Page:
Birth Date: September 1968
Birth Place: Nnokwa, Idemili South, Nigeria
Parents: Arrival in U.S.A.: Seattle, Washington, 1994
Naturalization Date: February 2015
Homes in U.S.A.: Lodi, California
Place of primary residence: Lodi, California
Bennet Omalu, MD
Birth Date: September 1968
Doctor, Professor (1968–)
Born in Nnokwa, Nigeria, Bennet Omalu was the first to discover Chronic Traumatic Encephalopathy (CTE) in former football players, sparking a national discussion on the nature and lasting health impacts of football the adoption of safety precautions to reduce the risk of brain injury. Recently, and Omalu and his findings were portrayed by Will Smith in the movie Concussion.
Bennet Omalu was born during the Nigerian Civil War, his mother, a seamstress, and his father, a civil engineer, both encouraged his dreams of working in medicine. By the age of 16, Omalu attended medical school at the University of Nigeria and graduated in 1990 with a Bachelor of Medicine and Bachelor of Surgery. Omalu then interned at Jos University Hospital before being accepted to an epidemiology fellowship program at the University of Washington in 1994.
In 1995, Omalu joined Columbia University’s Harlem Hospital Center for a residency program in pathology, which studies the cause and effects of diseases. After residency, he moved to Pittsburgh to train under noted pathologist Cyril Wecht at the Allegheny County Coroner's Office, becoming interested in neuropathology, which studies diseases of the nervous tissue including the brain.
In 2002, Omalu’s autopsy of former Pittsburgh Steelers center Mike Webster led to Omalu’s discovery of chronic traumatic encephalopathy, or CTE. Webster had died suddenly after years of struggling with intellectual impairment, mood disorders, and depression. Omalu suspected Webster suffered from dementia pugilistica - dementia induced by repeated blows to the head, a condition found in boxers. Using specialized staining, Omalu found large accumulations of tau protein in Webster's brain, affecting mood, emotions, and executive functions similar to proteins that contribute to Alzheimer's disease.
Together with colleagues in the Department of Pathology at the University of Pittsburgh, Omalu published his findings in the journal Neurosurgery in 2005 in a paper titled "Chronic Traumatic Encephalopathy in a National Football League Player." In it, Omalu called for further study of the disease: "We herein report the first documented case of long-term neurodegenerative changes in a retired professional NFL player consistent with chronic traumatic encephalopathy (CTE). This case draws attention to a disease that remains inadequately studied in the cohort of professional football players, with unknown true prevalence rates." The NFL's Mild Traumatic Brain Injury (MTBI) Committee demanded a retraction and sought to discredit Omalu's research as flawed, refusing to acknowledge a link between the sport and the brain damage in former players. Omalu found further evidence of CTE in retired NFL players, such as, Justin Strzelczyk, Terry Long, Andre Waters, and Tom McHale. The NFL did not publicly acknowledge the link between concussions sustained in football and CTE until December 2009, seven years after Omalu's discovery.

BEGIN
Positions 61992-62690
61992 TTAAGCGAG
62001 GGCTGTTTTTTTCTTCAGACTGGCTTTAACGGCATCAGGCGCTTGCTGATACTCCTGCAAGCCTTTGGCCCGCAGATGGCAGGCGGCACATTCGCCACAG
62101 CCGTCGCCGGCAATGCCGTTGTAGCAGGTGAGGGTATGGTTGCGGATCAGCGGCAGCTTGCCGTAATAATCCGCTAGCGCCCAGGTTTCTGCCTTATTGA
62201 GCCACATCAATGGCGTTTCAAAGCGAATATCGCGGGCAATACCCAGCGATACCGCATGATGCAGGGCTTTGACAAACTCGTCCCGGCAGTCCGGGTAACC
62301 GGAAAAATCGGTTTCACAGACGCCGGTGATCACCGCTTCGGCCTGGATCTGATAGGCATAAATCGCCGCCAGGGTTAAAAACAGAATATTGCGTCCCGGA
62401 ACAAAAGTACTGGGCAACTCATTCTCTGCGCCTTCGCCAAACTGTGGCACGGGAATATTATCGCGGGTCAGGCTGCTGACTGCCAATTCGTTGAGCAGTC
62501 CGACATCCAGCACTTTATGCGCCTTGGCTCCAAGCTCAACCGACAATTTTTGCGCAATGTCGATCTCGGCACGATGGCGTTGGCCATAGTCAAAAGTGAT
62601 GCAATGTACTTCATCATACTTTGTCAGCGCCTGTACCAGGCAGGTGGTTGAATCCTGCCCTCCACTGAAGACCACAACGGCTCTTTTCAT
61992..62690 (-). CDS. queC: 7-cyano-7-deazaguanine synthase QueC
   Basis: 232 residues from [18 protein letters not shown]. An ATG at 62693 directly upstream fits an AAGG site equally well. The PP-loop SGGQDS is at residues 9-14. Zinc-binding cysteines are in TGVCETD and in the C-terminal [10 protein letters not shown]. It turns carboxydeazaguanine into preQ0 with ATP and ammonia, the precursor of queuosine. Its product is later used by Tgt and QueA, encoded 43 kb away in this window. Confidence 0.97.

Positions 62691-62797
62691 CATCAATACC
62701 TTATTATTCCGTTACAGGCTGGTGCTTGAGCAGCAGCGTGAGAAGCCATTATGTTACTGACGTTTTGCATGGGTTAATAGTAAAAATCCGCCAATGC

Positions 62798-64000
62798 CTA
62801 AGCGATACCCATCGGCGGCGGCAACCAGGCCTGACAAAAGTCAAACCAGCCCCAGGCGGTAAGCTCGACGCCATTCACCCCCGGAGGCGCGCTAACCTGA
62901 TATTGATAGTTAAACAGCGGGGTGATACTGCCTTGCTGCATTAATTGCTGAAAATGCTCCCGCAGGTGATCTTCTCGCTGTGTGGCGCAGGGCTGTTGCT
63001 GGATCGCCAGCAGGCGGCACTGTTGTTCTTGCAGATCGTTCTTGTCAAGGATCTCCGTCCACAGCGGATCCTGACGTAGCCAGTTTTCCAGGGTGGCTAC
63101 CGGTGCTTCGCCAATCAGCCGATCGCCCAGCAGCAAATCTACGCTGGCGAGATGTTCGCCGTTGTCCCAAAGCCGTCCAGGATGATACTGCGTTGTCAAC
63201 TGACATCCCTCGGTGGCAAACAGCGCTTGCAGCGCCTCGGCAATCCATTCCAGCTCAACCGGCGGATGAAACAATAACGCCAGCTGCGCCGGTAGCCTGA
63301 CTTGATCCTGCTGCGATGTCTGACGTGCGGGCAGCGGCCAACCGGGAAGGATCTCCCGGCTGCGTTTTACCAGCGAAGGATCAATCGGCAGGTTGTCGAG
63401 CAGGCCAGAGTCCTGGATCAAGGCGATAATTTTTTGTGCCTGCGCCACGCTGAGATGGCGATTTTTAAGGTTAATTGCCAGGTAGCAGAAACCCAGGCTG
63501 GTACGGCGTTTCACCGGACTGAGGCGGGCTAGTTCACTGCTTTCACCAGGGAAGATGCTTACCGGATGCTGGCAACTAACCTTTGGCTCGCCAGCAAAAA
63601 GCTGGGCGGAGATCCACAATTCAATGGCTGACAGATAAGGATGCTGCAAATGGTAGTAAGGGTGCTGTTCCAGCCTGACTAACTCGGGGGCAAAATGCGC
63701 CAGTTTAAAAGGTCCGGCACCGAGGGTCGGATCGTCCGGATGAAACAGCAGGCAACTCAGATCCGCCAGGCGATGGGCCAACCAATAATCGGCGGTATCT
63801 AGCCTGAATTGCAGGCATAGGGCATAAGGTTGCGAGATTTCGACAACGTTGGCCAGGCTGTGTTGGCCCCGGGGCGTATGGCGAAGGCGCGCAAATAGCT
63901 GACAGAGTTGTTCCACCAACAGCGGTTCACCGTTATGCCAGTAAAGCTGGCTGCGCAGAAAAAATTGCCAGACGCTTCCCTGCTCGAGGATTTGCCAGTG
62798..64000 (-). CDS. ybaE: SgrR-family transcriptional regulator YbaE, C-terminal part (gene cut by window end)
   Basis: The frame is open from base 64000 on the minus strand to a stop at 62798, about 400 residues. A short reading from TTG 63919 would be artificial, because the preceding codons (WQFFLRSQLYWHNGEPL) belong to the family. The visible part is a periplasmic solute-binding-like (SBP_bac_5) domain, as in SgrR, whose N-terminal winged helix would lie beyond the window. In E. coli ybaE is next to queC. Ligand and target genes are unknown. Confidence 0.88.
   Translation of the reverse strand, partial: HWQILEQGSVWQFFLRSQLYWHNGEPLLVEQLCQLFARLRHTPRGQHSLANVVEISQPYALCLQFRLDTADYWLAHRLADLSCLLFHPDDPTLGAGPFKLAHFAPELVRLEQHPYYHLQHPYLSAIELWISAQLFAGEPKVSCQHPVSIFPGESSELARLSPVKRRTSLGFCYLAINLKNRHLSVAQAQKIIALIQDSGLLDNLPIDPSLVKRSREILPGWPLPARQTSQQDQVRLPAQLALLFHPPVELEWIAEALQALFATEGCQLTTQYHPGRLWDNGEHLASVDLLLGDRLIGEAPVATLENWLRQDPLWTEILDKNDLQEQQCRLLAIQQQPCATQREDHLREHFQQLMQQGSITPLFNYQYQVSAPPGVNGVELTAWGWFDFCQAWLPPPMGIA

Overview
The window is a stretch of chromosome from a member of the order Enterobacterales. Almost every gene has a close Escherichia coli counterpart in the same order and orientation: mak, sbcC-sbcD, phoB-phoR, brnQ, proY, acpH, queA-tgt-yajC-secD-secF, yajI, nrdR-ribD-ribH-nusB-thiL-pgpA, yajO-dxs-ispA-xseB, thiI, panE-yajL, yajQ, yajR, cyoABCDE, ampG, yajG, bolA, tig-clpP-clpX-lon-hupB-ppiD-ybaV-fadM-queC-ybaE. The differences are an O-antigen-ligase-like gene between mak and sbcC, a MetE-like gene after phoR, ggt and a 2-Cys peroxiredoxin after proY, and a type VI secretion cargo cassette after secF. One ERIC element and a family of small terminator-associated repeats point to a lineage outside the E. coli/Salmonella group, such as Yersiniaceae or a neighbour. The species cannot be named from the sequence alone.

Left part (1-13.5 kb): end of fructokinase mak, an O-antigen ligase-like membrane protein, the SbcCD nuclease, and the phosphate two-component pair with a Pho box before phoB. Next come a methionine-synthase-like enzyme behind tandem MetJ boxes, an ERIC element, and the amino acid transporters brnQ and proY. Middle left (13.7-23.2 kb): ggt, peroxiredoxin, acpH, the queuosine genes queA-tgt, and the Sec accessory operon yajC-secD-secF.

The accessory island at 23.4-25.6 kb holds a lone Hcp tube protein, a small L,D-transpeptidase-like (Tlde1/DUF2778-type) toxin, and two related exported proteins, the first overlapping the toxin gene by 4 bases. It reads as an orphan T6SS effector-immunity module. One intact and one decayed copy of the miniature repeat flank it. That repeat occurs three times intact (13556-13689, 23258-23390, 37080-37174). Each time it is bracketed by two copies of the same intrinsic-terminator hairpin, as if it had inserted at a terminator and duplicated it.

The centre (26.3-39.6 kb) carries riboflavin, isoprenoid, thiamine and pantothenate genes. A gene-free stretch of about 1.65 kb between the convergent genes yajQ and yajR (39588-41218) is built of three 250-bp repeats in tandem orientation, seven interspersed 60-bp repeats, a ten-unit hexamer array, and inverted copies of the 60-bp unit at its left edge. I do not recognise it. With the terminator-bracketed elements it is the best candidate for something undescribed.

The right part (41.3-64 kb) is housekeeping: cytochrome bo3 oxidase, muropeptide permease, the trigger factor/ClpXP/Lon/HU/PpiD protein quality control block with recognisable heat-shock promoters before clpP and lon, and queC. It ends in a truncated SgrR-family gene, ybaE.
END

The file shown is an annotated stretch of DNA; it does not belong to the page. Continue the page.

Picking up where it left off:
Omalu moved to California in the fall of 2007 to begin his new position as chief medical examiner of San Joaquin County and in 2008, he published his first book, Play Hard, Die Young: Football Dementia, Depression, and Death. In 2009, a GQ article detailed his efforts to raise awareness of his story about CTE and the NFL’s refusal to cooperate. This finally led to rule changes to enhance safety in the NFL and precautions in youth and college football play to reduce injury risks.
Recently, Omalu’s story reached the hands of Peter Landesman, who created the feature film Concussion starring the actor Will Smith as Omalu.
Omalu holds eight advanced degrees and board certifications including fellowships in pathology and neuropathology through the University of Pittsburgh in 2000 and 2002 respectively, a Master in Public Health (MPH) & Epidemiology in 2004 from University of Pittsburgh Graduate School of Public Health, and a Master in Business Administration (MBA) from Tepper School of Business at Carnegie Mellon University in 2008. He is also currently a professor in the UC Davis Department of Medical Pathology and Laboratory Medicine.
Bennet Omalu currently lives in Lodi, California with his wife, Prema Mutiso, and they have two children, Ashly and Mark.
Photograph Source: UC Davis Health System
Last updated: January 20, 2017